“You may talk to me while I am changing,” Granger said, motioning O’Higgins to follow him. He breezed into his cabin to find Winkler organized and waiting to help Granger pull on his full-dress uniform. “We are to have company while I dress.”

“As your lordship wishes,” Winkler said, in his mock surly way. “You’d think it would be colder here in September, my lord.”

“We are still in the tropics. Besides, you must remember that south of the equator, the seasons reverse,” Granger reminded him. “Their summer is our winter, and so now that it is our fall, so it is their spring.”

Winkler digested that as he helped Granger dress. “My lord, the other officers have told me of your difficulties with the Portuguese,” O’Higgins said. Granger noticed that he was having a hard time focusing on his sentence, so closely was he paying attention to Granger as he took off his clothes. “I am hoping you will not be offended if I offer a suggestion.”

Granger pulled down his breeches, bending over to expose his ass to O’Higgins, enjoying torturing the man. “Not at all,” he said, as he stood up, pulling up his good stockings. Was that a slight tent in O’Higgins’ breeches? Granger forced himself not to smile, and rushed his preparations along to avoid taunting the cute Irishman.

“I understand that you approached the authorities with the charm which I have grown to appreciate, my lord,” O’Higgins said.

“I am not the only one who has that gift,” Granger said, almost flirting.

“Thank you, my lord. I think that the Portuguese would respect a more firm approach. I would recommend that you demand they treat you with the respect due to a peer of Great Britain. I think you can only be friendly with them after you have established your position.”

Granger stopped dressing and stared at O’Higgins intently, understanding exactly what the man was saying to him. He’d approached the Portuguese as he had the Spaniards, but the Spaniards knew him; his reputation had preceded him. The Portuguese knew his reputation, but had not had as many dealings with him, and when he had engaged with them, it had usually been unpleasant. “I think that is excellent advice, Mr. O’Higgins. I will have to try that approach directly. I hope you will feel free to approach me with any additional pearls of wisdom you may have.”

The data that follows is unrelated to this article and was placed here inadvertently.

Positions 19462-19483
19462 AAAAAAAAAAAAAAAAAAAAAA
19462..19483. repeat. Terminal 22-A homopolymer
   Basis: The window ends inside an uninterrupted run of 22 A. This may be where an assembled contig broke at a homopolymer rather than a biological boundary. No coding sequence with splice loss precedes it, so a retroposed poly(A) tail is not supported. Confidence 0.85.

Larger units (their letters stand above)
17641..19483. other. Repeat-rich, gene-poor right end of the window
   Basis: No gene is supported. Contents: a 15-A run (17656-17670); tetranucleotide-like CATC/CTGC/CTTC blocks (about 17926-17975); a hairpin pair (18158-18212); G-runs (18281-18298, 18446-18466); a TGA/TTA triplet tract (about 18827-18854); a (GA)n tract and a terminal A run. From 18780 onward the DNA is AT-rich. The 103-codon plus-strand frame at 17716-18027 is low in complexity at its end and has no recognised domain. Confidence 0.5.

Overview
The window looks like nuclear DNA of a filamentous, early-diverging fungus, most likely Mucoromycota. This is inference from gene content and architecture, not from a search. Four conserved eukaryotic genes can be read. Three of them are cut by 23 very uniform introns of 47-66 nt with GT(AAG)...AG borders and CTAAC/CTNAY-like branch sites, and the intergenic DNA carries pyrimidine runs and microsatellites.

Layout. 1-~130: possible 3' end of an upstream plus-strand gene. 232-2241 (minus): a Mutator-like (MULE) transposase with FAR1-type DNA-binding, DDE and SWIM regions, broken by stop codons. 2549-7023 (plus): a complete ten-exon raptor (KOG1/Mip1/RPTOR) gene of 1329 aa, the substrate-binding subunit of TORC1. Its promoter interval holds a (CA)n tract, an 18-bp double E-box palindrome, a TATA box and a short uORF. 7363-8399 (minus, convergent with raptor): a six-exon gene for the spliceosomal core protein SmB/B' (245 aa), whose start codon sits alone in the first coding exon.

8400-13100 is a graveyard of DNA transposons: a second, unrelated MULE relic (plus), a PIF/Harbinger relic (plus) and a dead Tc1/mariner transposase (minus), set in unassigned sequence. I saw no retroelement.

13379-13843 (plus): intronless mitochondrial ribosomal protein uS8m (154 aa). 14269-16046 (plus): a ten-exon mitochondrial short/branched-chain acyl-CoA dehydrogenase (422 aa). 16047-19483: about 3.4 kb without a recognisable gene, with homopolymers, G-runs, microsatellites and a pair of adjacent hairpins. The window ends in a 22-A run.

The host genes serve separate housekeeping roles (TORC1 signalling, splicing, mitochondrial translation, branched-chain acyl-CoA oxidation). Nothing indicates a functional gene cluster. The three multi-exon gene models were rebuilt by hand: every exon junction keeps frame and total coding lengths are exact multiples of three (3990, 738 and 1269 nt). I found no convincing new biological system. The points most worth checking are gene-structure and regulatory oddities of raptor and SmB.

“It will be my pleasure, my lord,” he said. Granger nodded to dismiss him, then focused on his appearance.

“He’s got the gift of gab, that one,” Winkler observed dourly.

“You do not like him?” Granger asked.

“I didn’t say that, my lord,” Winkler said. “I like him well enough. I’m just not sure I trust him.”

“I think he can do us little enough harm as it is. We will see, shortly, if he has done us any good.” Granger went back up on deck to find Rio much closer.

“There’s a boat approaching, my lord,” Calvert said.

Granger scanned the pinnace that was nearing them and saw a major in her sternsheets. Granger pretended to ignore the boat, and instead stared forward intently, his mind developing his plan beneath his seemingly tranquil expression. The squealing of the pipes focused his attention on the entry port, where an older major hauled himself aboard. Granger smiled internally at how much he resembled Major Hernandez in Praia, and began to wonder if there was some factory in Portugal that produced reliable but uninteresting majors for routine functions.

“I am Major Beira,” the man said stiffly, and in French. “I have come to welcome you to Her Most Faithful Majesty’s city of Rio de Janeiro.”

Granger eyed the man contemptuously, and then adopted an arrogant and pompous pose that would be more fitting for his brother. “I am the Right Honorable George Viscount Granger, Peer of Great Britain, Baron of Ryde, Knight of the Most Honorable Order of the Bath, Holder of the Collar of the Spanish Order of Charles II, commanding His Britannic Majesty’s ship Bacchante.”

The man seemed undaunted by Granger’s litany of titles. “I have brought the pilot with me, to guide you into port.”

“You address me as ‘my lord’,” Granger snapped at him, and then turned to Calvert. “Mr. Calvert, heave to. Take a sounding. It is my intention to anchor here until His Excellency the Viceroy sees fit to send a suitable delegation.”

“My lord, I have been tasked by His Excellency to do just that,” Major Beira objected.

“Major, you will return to His Excellency and express to him how offended I am by my reception, that he has chosen to dispatch an officer so inferior in rank to me to welcome me to Her Majesty’s port. You may inform him that I have received similarly rude treatment from other Portuguese officials on my voyage here, and have already sent a letter to His Royal Highness Prince John informing him of the truly reprehensible behavior of those men. I would have no qualms about sending another such communication to him, and to making the most vehement protestations through my government.”